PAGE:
Traditionally, owning a rental property is considered a safe investment. However, even the safest investments are not foolproof. For example, during the pandemic, many landlords struggled financially after their tenants were unable to keep up with their rent.
As a landlord, it’s impossible to predict when a tenant will stop paying, but fortunately, there is a way to make sure you’re protected if rent money ever stops coming in. You can take out a rental guarantee insurance policy.
We’ve created a guide to rental guarantee insurance to help you decide if you need this protection. Read it over to get a better sense of what this type of insurance policy is, how it works, and how it can be used to protect you from taking a loss on your investment.
By the end of this article, you will know that:
- Rent guarantee insurance protects landlords in the event that a tenant stops paying rent.
- You will likely have to conform to certain behaviors as a landlord in order to qualify — for instance, running credit checks on prospective tenants.
- You can expect to pay 4% to 7% of your gross income from a property for the insurance policy, and in some cases, landlords may decide they’re better off taking the risk themselves than paying this premium.
What is rental guarantee insurance?
In real estate, rent guarantee insurance is a type of insurance policy that is used to protect landlords in the event that a tenant defaults on their monthly rent obligation because of a job loss or other financial hardship.
Also known as “rent default insurance,” this type of policy is meant to replace your base rental income in the event that the tenant stops paying rent. Not only will one of these policies protect you from loss of rent, but it will also allow you to keep up with any financial obligations that you have on the rental unit, such as a mortgage or home equity loan payment.
It’s important to note that a rental guarantee program is different from standard landlord insurance. While landlord insurance will protect you against financial losses related to property damage or liability claims, a rental guarantee insurance policy is simply meant to replace unpaid rent.
How does rental guarantee insurance work?
Unlike other real estate insurance policies, a rental guarantee insurance policy is not attached to the rental property itself. Instead, one of these policies should be taken out on each individual lease, meaning that if you have multiple rental properties, you will need to have multiple rent guarantee insurance policies.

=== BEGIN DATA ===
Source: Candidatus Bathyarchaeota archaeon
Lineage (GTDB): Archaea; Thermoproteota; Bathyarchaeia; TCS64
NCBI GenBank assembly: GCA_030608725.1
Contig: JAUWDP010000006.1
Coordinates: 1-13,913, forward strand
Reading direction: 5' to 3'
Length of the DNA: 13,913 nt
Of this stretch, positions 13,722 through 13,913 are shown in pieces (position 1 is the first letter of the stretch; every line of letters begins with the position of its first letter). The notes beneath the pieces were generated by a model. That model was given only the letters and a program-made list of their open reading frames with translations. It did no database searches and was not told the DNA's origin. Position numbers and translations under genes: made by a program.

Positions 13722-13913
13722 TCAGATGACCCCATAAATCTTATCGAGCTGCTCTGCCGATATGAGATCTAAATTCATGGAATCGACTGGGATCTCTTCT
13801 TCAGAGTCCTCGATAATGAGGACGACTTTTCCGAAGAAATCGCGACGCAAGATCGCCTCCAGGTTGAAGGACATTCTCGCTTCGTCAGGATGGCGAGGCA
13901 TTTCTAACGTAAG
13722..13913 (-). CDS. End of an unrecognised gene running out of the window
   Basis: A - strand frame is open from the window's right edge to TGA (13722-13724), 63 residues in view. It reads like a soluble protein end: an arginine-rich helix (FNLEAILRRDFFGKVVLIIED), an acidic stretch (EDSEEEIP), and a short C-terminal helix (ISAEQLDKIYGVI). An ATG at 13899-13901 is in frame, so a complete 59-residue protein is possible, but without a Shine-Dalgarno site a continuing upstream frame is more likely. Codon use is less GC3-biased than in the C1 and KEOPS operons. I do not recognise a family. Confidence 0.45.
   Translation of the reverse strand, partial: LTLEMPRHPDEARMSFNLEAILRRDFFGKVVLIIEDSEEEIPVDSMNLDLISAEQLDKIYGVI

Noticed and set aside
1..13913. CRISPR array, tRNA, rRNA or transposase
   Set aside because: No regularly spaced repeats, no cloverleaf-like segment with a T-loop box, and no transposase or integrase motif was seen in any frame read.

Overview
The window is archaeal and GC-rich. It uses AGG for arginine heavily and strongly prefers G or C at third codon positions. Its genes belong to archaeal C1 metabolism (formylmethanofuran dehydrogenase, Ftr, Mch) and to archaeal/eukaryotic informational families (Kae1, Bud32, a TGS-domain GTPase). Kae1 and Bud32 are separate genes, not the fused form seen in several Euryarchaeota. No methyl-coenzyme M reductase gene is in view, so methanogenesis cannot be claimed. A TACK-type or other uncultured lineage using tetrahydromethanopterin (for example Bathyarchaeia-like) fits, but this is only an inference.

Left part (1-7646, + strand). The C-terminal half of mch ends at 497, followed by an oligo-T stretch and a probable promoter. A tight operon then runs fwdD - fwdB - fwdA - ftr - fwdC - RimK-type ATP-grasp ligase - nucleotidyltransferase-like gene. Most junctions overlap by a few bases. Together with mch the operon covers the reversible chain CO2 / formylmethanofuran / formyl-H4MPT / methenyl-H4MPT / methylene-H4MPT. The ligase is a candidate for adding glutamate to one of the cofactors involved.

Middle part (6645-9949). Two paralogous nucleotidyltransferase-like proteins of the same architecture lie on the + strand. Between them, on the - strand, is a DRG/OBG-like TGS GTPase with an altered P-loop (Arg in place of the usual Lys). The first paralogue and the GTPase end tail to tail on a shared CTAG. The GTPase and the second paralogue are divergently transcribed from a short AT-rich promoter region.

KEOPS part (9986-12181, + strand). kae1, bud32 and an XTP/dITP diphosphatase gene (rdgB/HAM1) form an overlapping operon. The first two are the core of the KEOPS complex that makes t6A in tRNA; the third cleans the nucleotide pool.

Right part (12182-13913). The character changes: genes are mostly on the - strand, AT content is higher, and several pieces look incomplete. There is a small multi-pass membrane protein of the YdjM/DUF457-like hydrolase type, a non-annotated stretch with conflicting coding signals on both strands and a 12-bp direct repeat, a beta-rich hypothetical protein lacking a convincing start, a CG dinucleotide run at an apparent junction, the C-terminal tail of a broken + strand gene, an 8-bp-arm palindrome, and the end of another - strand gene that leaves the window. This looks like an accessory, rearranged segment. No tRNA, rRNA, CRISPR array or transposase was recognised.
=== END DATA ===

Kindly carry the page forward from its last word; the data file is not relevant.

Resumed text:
In addition, qualifying for a policy has more to do with your tenant screening practices than with you as the landlord. For instance, you will likely need to sign an agreement saying that you ran a credit check on the tenant before you will be approved for a policy.
Last but not least, there are often limits to the amount of rent that can be covered under one of these policies. Typically, in the United States, only rental amounts between $800 – $5,000 per month will be eligible to be covered under this type of landlord rent guarantee.
How much is rent guarantee insurance?
Ultimately, the cost of a rent guarantee insurance policy will vary, depending on how much rental income is being covered and the individual insurance company. As a result, commercial rent guarantee insurance policies are often costlier than similar residential versions, and insuring the leases for multiple rental properties will cost more than getting a policy for the lease on one rental unit.
That said, as a rule of thumb, your premium will amount to between 4% and 7% of your annual rent for the property, regardless of whether you’re after commercial landlord rent guarantee insurance or you intend to insure the lease on a residential property.
Do I need rent guarantee insurance?
Many landlords often ask, “Is rental guarantee insurance worth it?” However, the question of whether or not you need to invest in a rent guarantee insurance policy is a personal one. It all comes down to how well you’ll be able to handle a few months of lost rent and how much you want to invest in your own peace of mind.
Put simply, if a tenant decides to stop paying rent, it can take months to evict them and to find a new tenant. In the meantime, you will be solely responsible for the financial upkeep of your rental unit. If you are unable to shoulder that financial burden, obtaining an insurance policy that allows you to collect guaranteed rent might not be a bad idea.
However, if you’re confident that you will be able to financially carry your rental property even if your tenant defaults, keeping up one of these insurance policies might be more trouble than it is worth. For one, you’d be responsible for paying an additional monthly premium. For another, you or your property management company will have to deal with the hassle of working with the insurance company in the event that you ever need a payout.